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April 05, 1932 - Image 1

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The Michigan Daily, 1932-04-05

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. i $






VOL. XLIL No. 136



WEATHER: Cloudy, somewhat warner.


w .v.W. ..._......._..._... ._.....-_ . ----_ -° - -----__ .-.__._ . ._-.... __ - ---


Votes Turn Down Bill
by 390 -Ballot

Motorist Bombarded
by Playful Student
I am Highly Indignant,' Says
Dean Armstrong.
(B qTen News Service)
EVANSTON, Ill., April 4.-A letter
charging that the writer was hit by
an icy snowball thrown by a North-
western student while the writer
was driving by the University has
been received by President Walter
Dill Scott.
The wiriter of the letter, a mem--
'ber of the staff, at the Great Lakes
Naval Training Station, admitted
that, the student who threw the
snowball was unknown to him.
"The snowball which hit me in
the head rendered me temporarily
unconscious," read the letter. "Had
it not been for the kindness of a
motorist in front of me who saw the
incident, serious injuries might
have happened."
Dean of Men James W. Arm-
strong had this to say about the
prank: "I am .highly indignant to
think that any Northwestern man
would be guilty of such behavior. It
is scarcely hecessary to say that
such action is unworthy of college

Hoover Would Save $200,000,-
000 to Aid in Balancing
1933 Budget.
Justice Department Committee
'Scgks Judiciary Changes
in Hawaii.
WASHINGTON, April 4. - (/')
With time getting short before the
June national political conventions,
Congress intensified its efforts to-
day to raise needed revenue, pro-
mote government -economy and
clean crowded calendars.
It received a message from Presi-
dent Hoover urging a congressional
committee to did him in effecting
savings of $200,000,000 to make the
billion dollar tax bill received by,
the Senate from the Hose more1

Prof. . W. A. Paton Is
Re-Elected as
Voters of Ann Arbor yesterday
defeated the sewage plant bond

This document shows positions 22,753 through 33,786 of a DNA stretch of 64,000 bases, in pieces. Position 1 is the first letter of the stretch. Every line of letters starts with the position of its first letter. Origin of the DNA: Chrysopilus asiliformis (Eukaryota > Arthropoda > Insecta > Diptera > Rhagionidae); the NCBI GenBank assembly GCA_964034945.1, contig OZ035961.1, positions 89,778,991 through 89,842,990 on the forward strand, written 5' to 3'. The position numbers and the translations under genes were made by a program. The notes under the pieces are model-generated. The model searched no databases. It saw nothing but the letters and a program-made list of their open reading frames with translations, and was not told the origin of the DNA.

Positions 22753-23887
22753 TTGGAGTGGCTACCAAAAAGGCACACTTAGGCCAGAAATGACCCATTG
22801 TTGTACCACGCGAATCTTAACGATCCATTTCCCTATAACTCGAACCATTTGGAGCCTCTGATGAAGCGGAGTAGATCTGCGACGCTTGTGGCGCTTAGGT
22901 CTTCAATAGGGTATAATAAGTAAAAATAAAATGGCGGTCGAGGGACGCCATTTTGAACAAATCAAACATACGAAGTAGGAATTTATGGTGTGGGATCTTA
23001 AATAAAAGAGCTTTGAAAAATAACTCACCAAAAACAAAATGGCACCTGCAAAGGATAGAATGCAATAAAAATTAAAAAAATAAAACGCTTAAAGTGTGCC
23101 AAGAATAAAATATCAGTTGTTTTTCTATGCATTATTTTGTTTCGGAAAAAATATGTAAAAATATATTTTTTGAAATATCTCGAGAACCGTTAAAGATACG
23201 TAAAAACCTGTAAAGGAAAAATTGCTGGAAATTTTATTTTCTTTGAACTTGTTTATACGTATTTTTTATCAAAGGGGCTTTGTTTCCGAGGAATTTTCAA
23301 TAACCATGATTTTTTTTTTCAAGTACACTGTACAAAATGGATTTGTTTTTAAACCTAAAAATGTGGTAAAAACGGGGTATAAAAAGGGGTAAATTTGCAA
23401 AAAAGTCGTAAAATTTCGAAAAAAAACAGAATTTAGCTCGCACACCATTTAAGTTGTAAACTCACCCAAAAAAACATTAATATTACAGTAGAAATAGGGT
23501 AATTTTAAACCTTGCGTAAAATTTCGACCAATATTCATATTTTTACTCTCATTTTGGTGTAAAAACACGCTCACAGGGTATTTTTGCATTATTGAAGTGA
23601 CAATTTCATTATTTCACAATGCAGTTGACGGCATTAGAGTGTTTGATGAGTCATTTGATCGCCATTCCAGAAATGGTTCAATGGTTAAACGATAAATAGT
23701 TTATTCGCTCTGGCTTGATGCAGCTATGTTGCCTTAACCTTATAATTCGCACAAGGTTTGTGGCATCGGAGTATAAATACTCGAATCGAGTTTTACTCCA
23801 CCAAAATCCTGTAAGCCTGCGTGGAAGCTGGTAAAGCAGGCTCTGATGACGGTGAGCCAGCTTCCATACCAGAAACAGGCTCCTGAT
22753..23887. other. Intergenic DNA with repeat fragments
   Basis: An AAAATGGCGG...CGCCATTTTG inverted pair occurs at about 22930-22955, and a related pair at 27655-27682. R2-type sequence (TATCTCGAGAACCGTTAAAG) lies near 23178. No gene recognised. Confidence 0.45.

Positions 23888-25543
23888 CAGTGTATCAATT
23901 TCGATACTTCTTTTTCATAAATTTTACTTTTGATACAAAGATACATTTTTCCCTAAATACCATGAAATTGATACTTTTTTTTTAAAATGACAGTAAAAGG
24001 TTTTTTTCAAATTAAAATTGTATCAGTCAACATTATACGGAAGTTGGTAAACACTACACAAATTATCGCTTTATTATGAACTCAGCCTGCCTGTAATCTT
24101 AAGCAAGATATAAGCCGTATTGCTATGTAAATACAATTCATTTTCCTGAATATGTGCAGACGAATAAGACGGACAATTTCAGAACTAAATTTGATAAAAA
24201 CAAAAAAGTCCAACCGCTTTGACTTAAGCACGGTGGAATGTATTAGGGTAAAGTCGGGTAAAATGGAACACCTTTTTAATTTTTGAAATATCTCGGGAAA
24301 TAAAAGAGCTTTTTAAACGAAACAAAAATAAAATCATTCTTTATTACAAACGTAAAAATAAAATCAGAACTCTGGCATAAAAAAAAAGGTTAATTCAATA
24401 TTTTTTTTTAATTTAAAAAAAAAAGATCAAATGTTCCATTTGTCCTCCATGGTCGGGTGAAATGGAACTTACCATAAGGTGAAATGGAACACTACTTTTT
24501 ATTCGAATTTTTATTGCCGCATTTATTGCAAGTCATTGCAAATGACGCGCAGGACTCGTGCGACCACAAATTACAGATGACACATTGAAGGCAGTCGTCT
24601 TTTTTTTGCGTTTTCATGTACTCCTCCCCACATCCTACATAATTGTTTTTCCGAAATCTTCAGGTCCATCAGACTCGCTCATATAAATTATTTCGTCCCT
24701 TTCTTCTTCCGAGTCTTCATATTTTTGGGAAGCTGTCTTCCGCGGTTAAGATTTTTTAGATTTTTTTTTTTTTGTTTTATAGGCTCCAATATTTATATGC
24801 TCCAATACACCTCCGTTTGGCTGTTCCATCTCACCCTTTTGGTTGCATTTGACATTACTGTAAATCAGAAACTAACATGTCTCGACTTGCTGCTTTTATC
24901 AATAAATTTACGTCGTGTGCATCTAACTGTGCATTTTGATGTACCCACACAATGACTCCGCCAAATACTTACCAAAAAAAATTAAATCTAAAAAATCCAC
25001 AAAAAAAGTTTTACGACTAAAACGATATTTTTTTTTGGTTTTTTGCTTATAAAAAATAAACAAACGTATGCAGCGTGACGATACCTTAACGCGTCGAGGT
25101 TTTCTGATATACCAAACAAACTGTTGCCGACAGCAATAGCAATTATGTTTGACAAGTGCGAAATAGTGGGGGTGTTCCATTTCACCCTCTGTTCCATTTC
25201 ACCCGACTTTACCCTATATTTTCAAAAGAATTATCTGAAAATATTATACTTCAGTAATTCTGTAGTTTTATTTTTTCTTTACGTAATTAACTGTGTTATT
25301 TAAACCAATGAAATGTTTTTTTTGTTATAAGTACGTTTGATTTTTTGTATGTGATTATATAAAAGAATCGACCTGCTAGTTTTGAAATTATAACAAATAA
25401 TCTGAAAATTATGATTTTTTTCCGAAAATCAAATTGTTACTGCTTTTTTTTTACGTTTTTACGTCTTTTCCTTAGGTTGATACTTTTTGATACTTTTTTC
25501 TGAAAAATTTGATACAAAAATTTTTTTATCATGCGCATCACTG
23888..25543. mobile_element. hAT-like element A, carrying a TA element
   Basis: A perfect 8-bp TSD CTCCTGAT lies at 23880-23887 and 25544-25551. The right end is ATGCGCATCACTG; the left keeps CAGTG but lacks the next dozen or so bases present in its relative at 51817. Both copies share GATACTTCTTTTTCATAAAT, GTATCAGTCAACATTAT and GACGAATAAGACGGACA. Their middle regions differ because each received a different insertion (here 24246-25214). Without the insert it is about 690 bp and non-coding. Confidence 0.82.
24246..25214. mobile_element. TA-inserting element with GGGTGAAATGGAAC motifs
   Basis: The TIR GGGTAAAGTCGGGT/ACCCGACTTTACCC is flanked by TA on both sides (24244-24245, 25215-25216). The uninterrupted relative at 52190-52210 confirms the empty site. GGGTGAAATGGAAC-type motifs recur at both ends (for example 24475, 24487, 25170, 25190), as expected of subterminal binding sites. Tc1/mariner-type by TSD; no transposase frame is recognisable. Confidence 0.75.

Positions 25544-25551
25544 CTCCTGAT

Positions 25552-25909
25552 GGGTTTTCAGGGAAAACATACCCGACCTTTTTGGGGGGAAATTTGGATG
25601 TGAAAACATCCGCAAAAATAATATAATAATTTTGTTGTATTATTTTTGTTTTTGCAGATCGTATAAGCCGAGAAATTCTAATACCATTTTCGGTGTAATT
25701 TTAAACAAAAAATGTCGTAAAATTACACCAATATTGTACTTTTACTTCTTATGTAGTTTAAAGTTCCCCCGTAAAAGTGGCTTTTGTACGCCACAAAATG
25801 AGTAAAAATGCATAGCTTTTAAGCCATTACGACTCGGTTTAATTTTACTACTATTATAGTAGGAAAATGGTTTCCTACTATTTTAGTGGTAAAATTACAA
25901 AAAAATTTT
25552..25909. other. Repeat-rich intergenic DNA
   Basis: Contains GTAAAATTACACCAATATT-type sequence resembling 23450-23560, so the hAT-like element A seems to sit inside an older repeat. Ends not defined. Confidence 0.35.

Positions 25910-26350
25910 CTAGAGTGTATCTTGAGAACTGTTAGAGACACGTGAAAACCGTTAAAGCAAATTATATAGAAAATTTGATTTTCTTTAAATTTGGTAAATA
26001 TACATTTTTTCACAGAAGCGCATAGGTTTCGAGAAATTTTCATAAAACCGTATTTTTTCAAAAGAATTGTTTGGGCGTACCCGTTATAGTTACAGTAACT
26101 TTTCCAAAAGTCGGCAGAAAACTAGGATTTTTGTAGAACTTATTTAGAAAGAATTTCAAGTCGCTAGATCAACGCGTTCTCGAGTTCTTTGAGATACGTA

issue by a margin of 390 votes and
the two charter amendments that
accompanied it, while Democrats
won 13 out of the 20 ward offices
in the first city-wide victory their
party has seen in years.
Although the total vote of 4,155
exceeded that of the March prim-
aries by more than 500 it r pre-
sented less than 40 peg- cent of the
qualified voters registered in the
The bond issue received a slight
plurality of 40 votes, gaining x,069
to 2,029 for the opposition, but 2,-
869 were necessary to secure the 60
per cent majority necessary for its
adoption. The amendment to sec-
tion' 123 of the city's charter to
provide for payments on the sewage
plant to be collected from users lost
by a greater margin of 1,855 for,
and 2,078 against; 1,784 for and 1,-
911 against the amendment to sec-
tions 181 and 184 expressed the
city's disapproval of a new plan of
roicting taxes whereby penalties
from one-half to two and one-half
per cent would be levied for late
"aton Defeats Campbell.
Prof. Williamx A. Paton of the
shool of business administration
defeated Prof. Oscar J. Campbell of
the English department for short-
term a1derman of the sixth ward
by a vote of 308 to 184. Harry 0.
flachbaher won the supervisor's
pojiVon in the same ward from
Prof. Waldo M. Abbott, director o
the University broadcasting studio,
by a smaller margin of 271 to 221.
William H. Faust won an easy vic-
tory over Don B. Conley for the reg-
ular alderman post, with amajor-
lity of 321 to 173.
A close race developed for all
three offices in the fourth ward, the
first count yielding but one vote
difference in the supervisor's race
and small margins to the alderman
and constable. A recount gave Jay
C. Herrick 231 votes for supervison
to' 229 for Philip V. O'Hara. Frank
W. Staffan 'defeated Benjamin F.
Bradley for alderman by a magin
of 238 to 230, and Edward O'Neal
became constable with 238 votes to
206 for George Gough.
Audette Is Constable.
Frank Audette became constable
in the third ward defeating Charles
N, Harmon, 367 to 226. Fred H.
Sodt and Leigh H. Thomas took the
third ward supervisor and alder-
man posts respectively.
Democrats swept the second and
fifth wards. Frank E. Heck de-
feated Henry J. Colliau, 381 to 352,
for supervisor, Walter L. Kurtz beat
Alton P. W. Hewett for alderman,
480 to 271; and Fred Dupper receiv-
ed K27 votes unopposed for con-
stable in the second ward. Adolph
Schleede, Nelson Hoppe and Joseph
Gross defeated their Republican op-
ponents for the same respective of-
fices. -
Wililam C. Hollands and Leigh J.
Young defeated Thad B. Lyons and
William C. Gerstner for first and
seventh ,ward alderman posts by
votes of 217 to 183 and 694 to 428.
Erwin J. Eibler received 217 votes
and Guernsey P. Collins 201 for first
ward supervisor, while James N.
Galbraith swept both precincts of
the seventh ward to win, 732 to 371,
from Max Blaess.
- As a result of the failure of the
sewage proposal to pass, the Uni-
vrsity has an appropriation of
$170,000 for which it now has no
use. The board of regents agreed
to pay 30 percent of the cost of the
installation and the above sum was
set aside for that purpose. The

money will now be made availableI
for other purposes.
The University also had agreed to
pay' 30 percent of the upkeep of the
system, which was being urged be-
ing urged because of unpleasant
pollution of the Huron river under
the present method.


certain of baanwing the 1933 bud
Hare bill to grant independence to
the Philippine Islands after 10